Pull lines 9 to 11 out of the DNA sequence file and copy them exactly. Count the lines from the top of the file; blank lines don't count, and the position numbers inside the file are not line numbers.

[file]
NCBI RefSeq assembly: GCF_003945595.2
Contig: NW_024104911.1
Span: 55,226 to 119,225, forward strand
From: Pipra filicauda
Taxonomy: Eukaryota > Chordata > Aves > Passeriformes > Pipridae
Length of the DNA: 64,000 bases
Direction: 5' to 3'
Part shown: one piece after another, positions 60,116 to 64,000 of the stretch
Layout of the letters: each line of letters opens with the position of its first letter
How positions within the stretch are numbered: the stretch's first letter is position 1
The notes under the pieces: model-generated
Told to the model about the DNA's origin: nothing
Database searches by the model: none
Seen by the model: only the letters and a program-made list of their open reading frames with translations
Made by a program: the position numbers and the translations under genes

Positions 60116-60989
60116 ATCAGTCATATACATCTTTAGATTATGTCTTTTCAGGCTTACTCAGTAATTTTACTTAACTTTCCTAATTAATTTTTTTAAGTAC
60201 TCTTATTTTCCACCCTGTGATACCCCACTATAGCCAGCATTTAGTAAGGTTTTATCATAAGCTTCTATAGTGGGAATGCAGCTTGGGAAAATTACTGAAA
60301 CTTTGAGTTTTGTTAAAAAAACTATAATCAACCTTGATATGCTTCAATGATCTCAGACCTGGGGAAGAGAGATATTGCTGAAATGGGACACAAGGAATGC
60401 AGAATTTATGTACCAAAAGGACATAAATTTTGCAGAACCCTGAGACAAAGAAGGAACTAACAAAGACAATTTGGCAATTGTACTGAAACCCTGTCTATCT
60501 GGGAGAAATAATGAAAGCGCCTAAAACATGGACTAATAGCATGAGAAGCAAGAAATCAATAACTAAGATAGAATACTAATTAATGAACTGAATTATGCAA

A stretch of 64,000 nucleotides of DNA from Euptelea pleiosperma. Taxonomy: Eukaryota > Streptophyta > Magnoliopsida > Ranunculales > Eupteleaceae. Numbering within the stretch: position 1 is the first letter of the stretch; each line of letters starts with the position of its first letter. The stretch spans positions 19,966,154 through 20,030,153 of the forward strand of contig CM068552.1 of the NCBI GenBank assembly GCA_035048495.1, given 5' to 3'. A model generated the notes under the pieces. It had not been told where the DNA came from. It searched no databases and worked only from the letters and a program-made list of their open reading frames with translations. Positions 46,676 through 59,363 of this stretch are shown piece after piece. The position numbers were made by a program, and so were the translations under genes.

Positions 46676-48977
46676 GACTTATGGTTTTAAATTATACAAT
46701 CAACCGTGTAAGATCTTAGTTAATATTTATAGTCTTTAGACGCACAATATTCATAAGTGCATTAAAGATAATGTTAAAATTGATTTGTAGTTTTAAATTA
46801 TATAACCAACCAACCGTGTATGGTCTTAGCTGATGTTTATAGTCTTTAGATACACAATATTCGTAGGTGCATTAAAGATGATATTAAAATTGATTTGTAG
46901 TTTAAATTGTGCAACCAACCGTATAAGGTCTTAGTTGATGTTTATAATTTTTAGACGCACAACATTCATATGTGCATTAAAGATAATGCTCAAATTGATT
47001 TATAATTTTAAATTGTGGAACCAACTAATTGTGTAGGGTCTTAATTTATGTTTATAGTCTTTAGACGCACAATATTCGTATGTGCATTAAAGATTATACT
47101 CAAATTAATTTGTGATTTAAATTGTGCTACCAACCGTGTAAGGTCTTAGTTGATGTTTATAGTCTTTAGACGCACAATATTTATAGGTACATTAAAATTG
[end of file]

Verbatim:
Layout of the letters: each line of letters opens with the position of its first letter
How positions within the stretch are numbered: the stretch's first letter is position 1
The notes under the pieces: model-generated